> joe
>

Thanks, and thanks again for you advice to consider COM, it 
was the ideal choice for my needs. After spending at least a 
hundred hours studying it, I found the fifteen minutes worth 
that I really needed.

> On Wed, 14 Nov 2007 20:06:39 -0600, "Peter Olcott" 
> <NoSpam@SeeScreen.com> wrote:
>
>>
>>"Norman Diamond" <ndiamond@community.nospam> wrote in
>>message news:OGs8tPyJIHA.1620@TK2MSFTNGP03.phx.gbl...
>>> "Peter Olcott" <NoSpam@SeeScreen.com> wrote in message
>>> news:86L_i.7281$LZ7.3823@newsfe15.lga...
>>>
>>>> Is Basic Latin and Latin-1 already provided in the 
>>>> fonts
>>>> of U.S. English?
>>>
>>> ASCII is a subset of Latin-1.  If a U.S. English font is
>>> really a Latin-1 font then it provides Latin-1.  If a 
>>> U.S.
>>> English font only provides glyphs for ASCII then it
>>> provides half of Latin-1.
>>
>>What I am asking is whether or not the characters that use
>>the high bit of the eight-bit byte that have associated
>>glyphs can be reasonably counted on to represent the 
>>Latin-1
>>character set on U.S. English computers?
>>
> Joseph M. Newcomer [MVP]
> email: newcomer@flounder.com
> Web: http://www.flounder.com
> MVP Tips: http://www.flounder.com/mvp_tips.htm 


0
NoSpam8358 (375)
11/16/2007 3:40:56 AM
"Joseph M. Newcomer" <newcomer@flounder.com> wrote in 
message news:m43qj3t7p0uqg3p70hf7mu36fthoovjbjh@4ax.com...
> Look at Character Map.  It will show you the scope of each 
> font.  If you program in
> Unicode, you can get every glyph that is shown in a chosen 
> font.  For example, I use Arial
> Unicode MS which has a huge number of characters.  But 
> regular Arial has a lot of
> characters, too.  Some fonts have only the minimal 1252 
> set.  Others have more.  Arial has
> about 1100 characters. Tahoma something over 1300, Times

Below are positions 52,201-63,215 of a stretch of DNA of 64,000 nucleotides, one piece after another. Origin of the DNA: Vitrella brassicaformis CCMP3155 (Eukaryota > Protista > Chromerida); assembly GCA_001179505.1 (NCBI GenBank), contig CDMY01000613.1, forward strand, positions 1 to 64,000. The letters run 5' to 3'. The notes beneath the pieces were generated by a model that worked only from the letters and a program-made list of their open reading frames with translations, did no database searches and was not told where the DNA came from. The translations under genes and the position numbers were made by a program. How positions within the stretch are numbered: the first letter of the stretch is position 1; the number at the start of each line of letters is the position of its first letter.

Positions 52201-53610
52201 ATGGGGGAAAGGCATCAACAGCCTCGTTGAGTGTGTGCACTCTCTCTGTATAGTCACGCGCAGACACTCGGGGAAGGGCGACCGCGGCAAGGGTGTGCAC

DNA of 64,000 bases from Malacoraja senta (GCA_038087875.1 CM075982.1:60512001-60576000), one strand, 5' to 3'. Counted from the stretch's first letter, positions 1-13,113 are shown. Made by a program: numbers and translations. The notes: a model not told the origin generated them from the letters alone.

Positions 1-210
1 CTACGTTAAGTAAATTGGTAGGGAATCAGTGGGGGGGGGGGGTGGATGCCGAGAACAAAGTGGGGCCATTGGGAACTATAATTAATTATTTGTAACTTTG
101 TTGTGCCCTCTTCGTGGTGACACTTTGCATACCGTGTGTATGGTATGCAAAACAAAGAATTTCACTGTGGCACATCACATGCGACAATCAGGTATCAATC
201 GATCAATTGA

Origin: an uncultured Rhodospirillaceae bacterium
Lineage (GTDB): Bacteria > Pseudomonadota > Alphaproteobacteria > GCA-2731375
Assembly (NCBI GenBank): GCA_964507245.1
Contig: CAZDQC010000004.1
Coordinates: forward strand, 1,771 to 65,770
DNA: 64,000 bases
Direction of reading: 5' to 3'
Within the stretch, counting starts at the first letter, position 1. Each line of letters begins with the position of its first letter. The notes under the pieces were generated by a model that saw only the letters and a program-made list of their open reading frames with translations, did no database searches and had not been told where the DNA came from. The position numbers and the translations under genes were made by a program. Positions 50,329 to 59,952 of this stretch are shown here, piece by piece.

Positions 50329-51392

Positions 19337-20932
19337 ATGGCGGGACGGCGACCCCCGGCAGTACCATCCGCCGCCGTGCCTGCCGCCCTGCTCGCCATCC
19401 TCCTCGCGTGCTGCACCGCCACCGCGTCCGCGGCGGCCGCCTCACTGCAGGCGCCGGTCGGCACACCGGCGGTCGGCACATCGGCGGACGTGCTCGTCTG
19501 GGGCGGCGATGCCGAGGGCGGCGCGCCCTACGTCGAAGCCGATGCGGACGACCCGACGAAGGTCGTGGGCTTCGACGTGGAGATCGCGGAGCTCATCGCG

> New Roman has the same number as
> Arial, Arial Unicode MS has something like 40,000 
> characters.
> joe
>

I need to make my system work everywhere besides Asia. Are 
there special fonts that are defined for other locales such 
that the same variety of fonts are available for these other 
counties?  For example Old English Text MT in Russian?

> On Thu, 15 Nov 2007 09:13:54 -0600, "Peter Olcott" 
> <NoSpam@SeeScreen.com> wrote:
>
>>
>>"Mihai N." <nmihai_year_2000@yahoo.com> wrote in message
>>news:Xns99E912CB28DF6MihaiN@207.46.248.16...
>>>> What gaps would there be in the coverage of Western
>>>> European
>>>> languages that would not be included in Unicode Basic
>>>> Latin
>>>> and Latin-1 ?
>>>
>>> Unicode Basic Latin is 0 to 127. That is plain ASCII,
>>> which is completely covered by Latin-1. So don't bother
>>> mentioning Unicode in this case.
>>>
>>> Technically, Latin-1 is ISO 8859-1, not Windows-1252.
>>> Which means you will be missing the Euro, a problem
>>> for all Western European languages.
>>>
>>> Then it also depends what you mean by "Western European"
>>> By the United Nations classification that means only
>>> Austria, Belgium, France, Germany, Liechtenstein,
>>> Luxembourg, Monaco, Netherlands, Switzerland
>>> (http://unstats.un.org/unsd/methods/m49/m49regin.htm#europe)
>>> So you end up with German, French, Dutch, Italian,
>>> plus "minority languages" (like Romansh, Basque, 
>>> Catalan,
>>> Walon, Provencal, etc.)